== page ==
Front-line health worker Sheryl Clark wants to keep her “second family” safe at the Invercargill residential care home where she works.
So she got immunised for Covid-19 on Monday morning.
Clark was among the first of thousands of Southlanders who will be immunised at a permanent vaccination centre set up at the Civic Theatre in the city.
The centre was officially opened on Monday morning, with the first people to receive jabs from 11am being frontline health workers, including Clark.
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A kitchen superviser at Bainfield Park Residential Care, Clark will receive her second jab in several weeks.
“It’s protection for work, we have got a lot of elderly and compromised people so I can do my bit to keep therm safe,” she said.
“They are my second family.”
Being immunised would also help keep her husband, whose lungs were compromised, safe from Covid, and she hoped to visit Australia soon to see loved ones, she added.
Vaccine programme leader Karl Metzler said the Invercargill City Council had made the Victoria Room in the Civic Theatre available for the next 12 months, with six vaccination booths set up.
“We are looking to vaccinate more than 360 people a day,” Metzler said.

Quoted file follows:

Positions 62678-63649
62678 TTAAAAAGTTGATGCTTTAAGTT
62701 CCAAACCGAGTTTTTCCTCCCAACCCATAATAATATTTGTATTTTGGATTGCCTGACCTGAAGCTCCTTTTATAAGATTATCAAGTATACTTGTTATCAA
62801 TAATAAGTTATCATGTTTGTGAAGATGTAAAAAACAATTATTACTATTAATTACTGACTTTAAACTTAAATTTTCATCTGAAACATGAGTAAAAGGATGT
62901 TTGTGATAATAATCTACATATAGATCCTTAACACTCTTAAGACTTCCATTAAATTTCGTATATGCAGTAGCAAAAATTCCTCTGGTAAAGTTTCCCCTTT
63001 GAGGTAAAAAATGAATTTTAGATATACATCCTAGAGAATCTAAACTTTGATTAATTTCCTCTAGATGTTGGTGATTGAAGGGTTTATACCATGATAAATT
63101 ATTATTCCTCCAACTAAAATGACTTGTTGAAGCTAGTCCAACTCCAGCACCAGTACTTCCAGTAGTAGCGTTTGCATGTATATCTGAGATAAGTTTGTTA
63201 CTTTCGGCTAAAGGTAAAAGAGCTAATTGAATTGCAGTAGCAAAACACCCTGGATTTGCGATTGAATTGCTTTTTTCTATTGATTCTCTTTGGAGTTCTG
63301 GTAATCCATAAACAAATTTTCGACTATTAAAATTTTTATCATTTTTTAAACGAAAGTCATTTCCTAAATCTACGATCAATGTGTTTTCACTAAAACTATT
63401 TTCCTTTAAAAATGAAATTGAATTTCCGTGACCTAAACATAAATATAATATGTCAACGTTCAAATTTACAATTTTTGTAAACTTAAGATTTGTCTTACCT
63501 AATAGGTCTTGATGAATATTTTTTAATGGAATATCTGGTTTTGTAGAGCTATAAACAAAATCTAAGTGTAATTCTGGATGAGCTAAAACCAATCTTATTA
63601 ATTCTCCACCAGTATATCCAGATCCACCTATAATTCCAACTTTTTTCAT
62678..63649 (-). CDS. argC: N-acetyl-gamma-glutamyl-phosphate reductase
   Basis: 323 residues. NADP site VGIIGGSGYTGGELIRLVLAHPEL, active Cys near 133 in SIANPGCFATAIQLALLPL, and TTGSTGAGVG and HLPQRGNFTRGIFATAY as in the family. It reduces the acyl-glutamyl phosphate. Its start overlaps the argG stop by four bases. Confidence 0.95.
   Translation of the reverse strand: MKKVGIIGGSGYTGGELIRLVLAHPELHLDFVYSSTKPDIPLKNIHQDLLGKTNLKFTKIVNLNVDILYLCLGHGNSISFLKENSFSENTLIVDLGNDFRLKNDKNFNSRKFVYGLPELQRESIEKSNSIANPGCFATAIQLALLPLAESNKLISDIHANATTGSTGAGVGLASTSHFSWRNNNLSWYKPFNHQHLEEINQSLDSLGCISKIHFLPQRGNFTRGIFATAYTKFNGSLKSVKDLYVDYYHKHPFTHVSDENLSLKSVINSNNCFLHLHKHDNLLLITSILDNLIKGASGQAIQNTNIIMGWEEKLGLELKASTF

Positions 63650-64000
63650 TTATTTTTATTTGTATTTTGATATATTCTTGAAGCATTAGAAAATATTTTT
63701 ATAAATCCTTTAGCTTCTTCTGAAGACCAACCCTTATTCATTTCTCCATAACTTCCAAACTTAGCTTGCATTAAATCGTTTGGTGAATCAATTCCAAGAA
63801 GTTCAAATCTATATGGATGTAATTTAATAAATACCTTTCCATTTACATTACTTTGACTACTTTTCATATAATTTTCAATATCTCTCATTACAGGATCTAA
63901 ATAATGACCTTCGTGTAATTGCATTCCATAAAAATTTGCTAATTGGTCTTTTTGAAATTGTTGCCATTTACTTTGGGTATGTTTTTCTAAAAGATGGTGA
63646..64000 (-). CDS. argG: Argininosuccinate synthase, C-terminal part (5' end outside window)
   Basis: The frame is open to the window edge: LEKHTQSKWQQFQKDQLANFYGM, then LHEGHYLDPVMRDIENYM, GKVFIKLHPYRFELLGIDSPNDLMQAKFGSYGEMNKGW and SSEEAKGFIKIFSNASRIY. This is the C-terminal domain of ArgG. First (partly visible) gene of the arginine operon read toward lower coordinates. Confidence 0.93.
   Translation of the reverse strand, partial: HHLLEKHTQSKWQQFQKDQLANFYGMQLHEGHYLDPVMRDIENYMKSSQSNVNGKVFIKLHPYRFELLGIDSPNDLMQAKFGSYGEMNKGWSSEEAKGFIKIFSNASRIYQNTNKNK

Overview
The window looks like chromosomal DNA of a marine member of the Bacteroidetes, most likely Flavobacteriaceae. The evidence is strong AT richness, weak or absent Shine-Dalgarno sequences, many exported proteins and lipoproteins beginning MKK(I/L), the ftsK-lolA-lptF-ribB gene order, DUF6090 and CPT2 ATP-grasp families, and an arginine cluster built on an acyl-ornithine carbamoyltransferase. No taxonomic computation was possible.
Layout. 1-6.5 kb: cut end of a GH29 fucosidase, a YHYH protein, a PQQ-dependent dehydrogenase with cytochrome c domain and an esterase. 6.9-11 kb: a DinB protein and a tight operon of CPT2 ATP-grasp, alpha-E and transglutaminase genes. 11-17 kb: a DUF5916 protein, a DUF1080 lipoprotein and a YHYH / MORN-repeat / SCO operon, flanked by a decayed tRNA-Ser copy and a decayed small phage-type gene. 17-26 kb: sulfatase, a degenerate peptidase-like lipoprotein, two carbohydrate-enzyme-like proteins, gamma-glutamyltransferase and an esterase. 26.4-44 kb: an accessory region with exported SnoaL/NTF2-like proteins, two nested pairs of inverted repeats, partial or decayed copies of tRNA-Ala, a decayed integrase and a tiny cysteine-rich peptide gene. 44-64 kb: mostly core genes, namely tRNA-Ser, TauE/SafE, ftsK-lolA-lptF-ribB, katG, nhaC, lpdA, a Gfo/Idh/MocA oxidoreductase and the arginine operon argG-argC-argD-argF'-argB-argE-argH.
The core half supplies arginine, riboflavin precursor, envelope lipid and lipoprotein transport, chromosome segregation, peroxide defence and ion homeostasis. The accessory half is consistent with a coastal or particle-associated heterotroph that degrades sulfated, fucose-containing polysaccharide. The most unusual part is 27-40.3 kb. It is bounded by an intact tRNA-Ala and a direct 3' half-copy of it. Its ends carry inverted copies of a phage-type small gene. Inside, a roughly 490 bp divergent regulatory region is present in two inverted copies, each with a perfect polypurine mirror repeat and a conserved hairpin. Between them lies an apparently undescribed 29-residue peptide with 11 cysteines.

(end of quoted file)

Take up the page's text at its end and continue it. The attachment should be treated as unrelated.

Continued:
After frontline health workers, those with long term health issues would get their jabs before the general population vaccine rollout begins in the middle of the year. Each person would receive two jabs, about three weeks apart.
The Civic Theatre site was set up predominantly for Invercargill residents to get the jab.
In total, about 80,000 people aged over 16 would be vaccinated across Southland, at the Civic Theatre and at other locations including Gore.
Metzler said the south was currently in a good position in regards to Covid-19 and and the vacination rollout would strengthen that position.
People needed to follow an online booking system to get their jabs but it was a clunky system and would be improved, he said.
“As we get to the general population it will be more efficient.”
Metzler said he was mindful of “vaccination hesitancy” among some people, and a national campaign would address that issue.
“It’s a very real issue and the Ministry of Health will be targeting that.”
It was a privilege to be a part of the biggest vaccine rollout in the country’s history as it would benefit the physical and economic health of New Zealanders, allow borders to be reopened and enable people to visit their loved ones, he said.
Covid-19 vaccination programme manager Emma McDonough said so far 6627 people had been vaccinated against Covid in the SDHB area covering Otago and Southland.